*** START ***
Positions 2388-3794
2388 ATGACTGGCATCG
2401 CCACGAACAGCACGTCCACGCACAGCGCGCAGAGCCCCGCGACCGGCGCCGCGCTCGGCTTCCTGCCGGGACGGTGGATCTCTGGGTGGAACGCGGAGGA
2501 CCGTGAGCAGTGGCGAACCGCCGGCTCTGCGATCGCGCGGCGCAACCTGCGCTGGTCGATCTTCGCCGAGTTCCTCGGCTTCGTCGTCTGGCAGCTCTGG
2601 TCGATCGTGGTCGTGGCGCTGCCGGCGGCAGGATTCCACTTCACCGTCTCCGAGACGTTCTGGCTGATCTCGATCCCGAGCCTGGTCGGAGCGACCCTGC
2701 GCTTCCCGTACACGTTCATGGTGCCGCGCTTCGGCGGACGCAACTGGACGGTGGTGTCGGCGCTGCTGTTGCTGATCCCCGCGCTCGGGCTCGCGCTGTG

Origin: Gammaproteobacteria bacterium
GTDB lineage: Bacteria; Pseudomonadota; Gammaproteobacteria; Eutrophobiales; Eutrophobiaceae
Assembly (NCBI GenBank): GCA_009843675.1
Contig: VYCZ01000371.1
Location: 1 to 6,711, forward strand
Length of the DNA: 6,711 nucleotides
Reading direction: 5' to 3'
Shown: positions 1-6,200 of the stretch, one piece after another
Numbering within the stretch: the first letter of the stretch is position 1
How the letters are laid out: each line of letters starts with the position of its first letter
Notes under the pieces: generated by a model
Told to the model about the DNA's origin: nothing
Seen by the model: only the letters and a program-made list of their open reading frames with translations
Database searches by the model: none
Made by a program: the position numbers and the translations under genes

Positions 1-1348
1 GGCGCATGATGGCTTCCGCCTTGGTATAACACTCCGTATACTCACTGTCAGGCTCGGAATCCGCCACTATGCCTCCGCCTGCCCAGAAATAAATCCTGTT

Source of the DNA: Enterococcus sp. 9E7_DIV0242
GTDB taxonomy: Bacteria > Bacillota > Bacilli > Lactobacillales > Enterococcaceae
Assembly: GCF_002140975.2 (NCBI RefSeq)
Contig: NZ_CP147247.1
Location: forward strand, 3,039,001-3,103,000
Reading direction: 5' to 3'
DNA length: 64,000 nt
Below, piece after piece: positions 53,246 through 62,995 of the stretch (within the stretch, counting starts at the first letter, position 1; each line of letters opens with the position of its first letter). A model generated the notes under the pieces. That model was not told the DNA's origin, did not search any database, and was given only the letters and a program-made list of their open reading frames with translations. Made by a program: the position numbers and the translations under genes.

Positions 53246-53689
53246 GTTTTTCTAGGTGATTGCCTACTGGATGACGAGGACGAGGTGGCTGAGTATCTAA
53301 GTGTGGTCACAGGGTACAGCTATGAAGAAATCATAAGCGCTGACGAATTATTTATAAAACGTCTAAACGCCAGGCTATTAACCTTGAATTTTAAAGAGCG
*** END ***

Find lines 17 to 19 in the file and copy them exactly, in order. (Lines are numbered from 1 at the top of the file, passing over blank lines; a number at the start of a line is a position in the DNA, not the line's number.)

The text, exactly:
Notes under the pieces: generated by a model
Told to the model about the DNA's origin: nothing
Seen by the model: only the letters and a program-made list of their open reading frames with translations